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January 18, 2008

Baghdad Security Improved Tenfold

Ten times more neighborhoods in Baghdad are secure now than at the start of the surge, according to the US military, and 75% of the Iraqi capital now qualifies for that status. The remarkable improvement comes on the anniversary of the shift in strategy and tactics known as the "surge", and it highlights the dramatic turnaround in Iraq over the past year:

About 75% of Baghdad's neighborhoods are now secure, a dramatic increase from 8% a year ago when President Bush ordered more troops to the capital, U.S. military figures show.

The military classifies 356 of Baghdad's 474 neighborhoods in the "control" or "retain" category of its four-tier security rating system, meaning enemy activity in those areas has been mostly eliminated and normal economic activity is resuming.

The data given by the military to USA TODAY provide one of the clearest snapshots yet of how security has improved in Baghdad since roughly 30,000 additional American troops arrived in Iraq last year.

In February 2007, only 37 neighborhoods out of 474 were considered secure at all. Now only 78 of them fail to meet this standard. The rest of the neighborhoods do not have a significant American presence, so they do not qualify as secure. They are not necessarily violent, but have yet to get addressed by either Iraqi or American security forces. Because of the lack of verified security, these areas also have more problems in infrastructure, services, and economic revival.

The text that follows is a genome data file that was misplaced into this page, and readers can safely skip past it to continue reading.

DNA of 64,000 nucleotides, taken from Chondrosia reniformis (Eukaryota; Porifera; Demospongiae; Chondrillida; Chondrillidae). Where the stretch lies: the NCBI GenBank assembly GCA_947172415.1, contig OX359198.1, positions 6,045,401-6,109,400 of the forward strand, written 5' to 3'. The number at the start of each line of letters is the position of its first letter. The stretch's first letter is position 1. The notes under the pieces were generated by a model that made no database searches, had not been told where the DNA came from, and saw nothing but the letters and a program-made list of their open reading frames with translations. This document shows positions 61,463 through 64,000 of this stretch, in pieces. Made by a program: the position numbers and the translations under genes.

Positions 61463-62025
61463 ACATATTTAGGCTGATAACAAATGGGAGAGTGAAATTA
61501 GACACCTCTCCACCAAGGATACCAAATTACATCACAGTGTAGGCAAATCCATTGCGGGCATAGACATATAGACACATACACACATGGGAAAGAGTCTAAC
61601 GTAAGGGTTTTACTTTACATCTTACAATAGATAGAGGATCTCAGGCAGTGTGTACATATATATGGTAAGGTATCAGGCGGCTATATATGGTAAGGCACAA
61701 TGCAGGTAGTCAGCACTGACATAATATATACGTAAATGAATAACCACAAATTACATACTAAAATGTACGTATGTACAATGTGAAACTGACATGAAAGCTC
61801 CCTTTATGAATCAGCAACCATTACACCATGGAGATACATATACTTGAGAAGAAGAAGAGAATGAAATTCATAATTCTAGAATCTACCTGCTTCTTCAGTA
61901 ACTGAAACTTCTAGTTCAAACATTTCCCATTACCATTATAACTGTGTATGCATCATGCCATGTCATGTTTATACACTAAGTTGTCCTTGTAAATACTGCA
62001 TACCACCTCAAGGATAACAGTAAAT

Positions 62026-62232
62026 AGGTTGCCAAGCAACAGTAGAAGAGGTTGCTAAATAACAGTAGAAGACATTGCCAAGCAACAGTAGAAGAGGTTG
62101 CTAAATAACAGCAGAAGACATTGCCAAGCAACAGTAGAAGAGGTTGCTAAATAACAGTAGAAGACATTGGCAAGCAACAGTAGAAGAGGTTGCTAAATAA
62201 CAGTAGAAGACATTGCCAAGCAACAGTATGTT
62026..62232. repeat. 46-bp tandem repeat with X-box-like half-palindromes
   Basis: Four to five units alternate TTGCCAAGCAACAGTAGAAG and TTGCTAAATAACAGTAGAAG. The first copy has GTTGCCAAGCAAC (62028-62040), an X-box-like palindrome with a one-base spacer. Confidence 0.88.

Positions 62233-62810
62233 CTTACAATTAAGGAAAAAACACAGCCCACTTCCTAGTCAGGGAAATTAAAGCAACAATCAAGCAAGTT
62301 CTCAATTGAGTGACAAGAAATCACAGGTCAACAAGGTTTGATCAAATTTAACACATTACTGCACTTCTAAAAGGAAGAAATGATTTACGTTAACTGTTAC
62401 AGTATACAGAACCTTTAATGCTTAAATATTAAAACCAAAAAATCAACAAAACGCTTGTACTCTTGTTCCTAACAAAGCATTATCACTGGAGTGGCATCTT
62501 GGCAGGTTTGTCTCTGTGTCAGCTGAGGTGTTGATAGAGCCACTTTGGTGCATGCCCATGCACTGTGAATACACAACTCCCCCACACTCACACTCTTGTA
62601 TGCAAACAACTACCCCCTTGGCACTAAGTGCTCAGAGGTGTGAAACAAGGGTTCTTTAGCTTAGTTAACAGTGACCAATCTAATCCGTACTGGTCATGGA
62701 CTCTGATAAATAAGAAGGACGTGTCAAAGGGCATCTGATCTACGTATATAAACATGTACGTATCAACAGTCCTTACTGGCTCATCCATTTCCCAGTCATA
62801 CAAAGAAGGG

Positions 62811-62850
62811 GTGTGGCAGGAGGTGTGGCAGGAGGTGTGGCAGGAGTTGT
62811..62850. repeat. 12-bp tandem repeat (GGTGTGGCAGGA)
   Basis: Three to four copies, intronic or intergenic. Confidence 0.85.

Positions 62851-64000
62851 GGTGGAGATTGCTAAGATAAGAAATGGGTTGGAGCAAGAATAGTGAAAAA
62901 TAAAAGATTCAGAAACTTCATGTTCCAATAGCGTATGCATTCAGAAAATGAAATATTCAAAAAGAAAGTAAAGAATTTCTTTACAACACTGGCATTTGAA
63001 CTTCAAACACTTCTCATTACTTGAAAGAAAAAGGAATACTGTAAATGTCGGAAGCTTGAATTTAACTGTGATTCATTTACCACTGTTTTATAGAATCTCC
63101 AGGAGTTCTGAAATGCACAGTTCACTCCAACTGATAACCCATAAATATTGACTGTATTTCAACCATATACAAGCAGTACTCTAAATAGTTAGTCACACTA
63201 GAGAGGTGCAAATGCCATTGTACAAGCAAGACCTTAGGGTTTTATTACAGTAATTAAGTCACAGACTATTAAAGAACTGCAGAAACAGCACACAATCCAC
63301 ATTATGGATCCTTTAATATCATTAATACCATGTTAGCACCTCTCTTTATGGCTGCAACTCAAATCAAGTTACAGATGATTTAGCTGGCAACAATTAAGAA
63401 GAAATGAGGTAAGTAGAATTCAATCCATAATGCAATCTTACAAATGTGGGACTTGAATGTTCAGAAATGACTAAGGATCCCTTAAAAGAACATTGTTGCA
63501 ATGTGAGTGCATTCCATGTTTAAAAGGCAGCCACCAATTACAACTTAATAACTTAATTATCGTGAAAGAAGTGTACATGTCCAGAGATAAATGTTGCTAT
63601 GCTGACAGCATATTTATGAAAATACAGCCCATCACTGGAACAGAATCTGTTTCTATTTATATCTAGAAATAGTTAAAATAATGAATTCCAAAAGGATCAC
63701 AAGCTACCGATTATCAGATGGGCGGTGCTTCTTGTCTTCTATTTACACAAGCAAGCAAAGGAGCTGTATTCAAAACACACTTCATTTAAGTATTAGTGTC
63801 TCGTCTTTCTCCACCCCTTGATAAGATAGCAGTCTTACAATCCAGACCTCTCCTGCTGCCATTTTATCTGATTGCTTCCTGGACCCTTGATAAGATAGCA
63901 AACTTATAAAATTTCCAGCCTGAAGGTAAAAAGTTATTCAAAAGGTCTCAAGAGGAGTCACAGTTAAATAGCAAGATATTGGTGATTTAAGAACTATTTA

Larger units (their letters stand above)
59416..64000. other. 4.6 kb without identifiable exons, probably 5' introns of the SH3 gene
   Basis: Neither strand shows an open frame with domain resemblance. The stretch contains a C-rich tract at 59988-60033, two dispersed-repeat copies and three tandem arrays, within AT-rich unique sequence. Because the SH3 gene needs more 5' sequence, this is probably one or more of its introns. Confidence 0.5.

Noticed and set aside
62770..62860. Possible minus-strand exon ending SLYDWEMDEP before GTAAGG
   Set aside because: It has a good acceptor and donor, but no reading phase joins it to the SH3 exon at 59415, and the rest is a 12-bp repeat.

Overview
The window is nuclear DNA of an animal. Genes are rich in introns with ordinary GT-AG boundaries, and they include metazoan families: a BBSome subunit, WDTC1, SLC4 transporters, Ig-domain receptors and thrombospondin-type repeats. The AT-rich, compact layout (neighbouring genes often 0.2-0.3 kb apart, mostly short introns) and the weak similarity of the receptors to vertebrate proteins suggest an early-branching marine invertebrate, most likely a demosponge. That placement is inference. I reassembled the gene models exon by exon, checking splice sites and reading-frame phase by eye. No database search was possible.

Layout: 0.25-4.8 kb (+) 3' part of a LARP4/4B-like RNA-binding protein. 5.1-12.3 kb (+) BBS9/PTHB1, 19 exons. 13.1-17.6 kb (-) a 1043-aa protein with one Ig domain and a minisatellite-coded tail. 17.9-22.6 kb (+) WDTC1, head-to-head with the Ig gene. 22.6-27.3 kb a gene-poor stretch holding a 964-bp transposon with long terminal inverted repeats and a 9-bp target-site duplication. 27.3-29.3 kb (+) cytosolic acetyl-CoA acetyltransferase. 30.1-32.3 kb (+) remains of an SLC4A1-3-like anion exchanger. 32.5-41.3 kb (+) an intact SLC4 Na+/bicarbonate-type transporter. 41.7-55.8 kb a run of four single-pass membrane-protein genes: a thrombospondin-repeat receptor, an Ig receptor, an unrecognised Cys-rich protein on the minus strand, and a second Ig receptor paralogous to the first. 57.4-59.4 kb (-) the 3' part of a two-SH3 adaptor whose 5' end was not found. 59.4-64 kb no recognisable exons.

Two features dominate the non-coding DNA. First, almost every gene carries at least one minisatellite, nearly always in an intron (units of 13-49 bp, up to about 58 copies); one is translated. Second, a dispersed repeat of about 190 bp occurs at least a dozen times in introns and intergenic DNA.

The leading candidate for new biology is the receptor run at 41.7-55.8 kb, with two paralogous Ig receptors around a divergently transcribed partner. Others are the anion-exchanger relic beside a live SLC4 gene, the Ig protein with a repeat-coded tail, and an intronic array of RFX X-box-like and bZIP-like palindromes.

Still, the rapid securing of the capital has brought its residents back into the streets and feeling more confident about their future. Although the USA Today report fails to mention it, the recent breakthrough on de-Baathification reform will help integrate the city's Sunnis back into the mainstream of government and society, helping to assuage sectarian conflicts. (Jim Michaels notes a lack of progress on revenue sharing from oil, but somehow skips over the recent benchmark accomplishment on re-engaging Sunnis.) As the capital becomes more secure, infrastructure investment will escalate, helping to keep rivalries from becoming violent.

Momentum continues towards success, so much so that even anti-war groups have stopped pushing for immediate withdrawal. We need to continue our efforts to stabilize Iraq and see that the security and standard of living improves for Iraqis across the nation to keep terrorists from gaining a foothold in this strategic nation.


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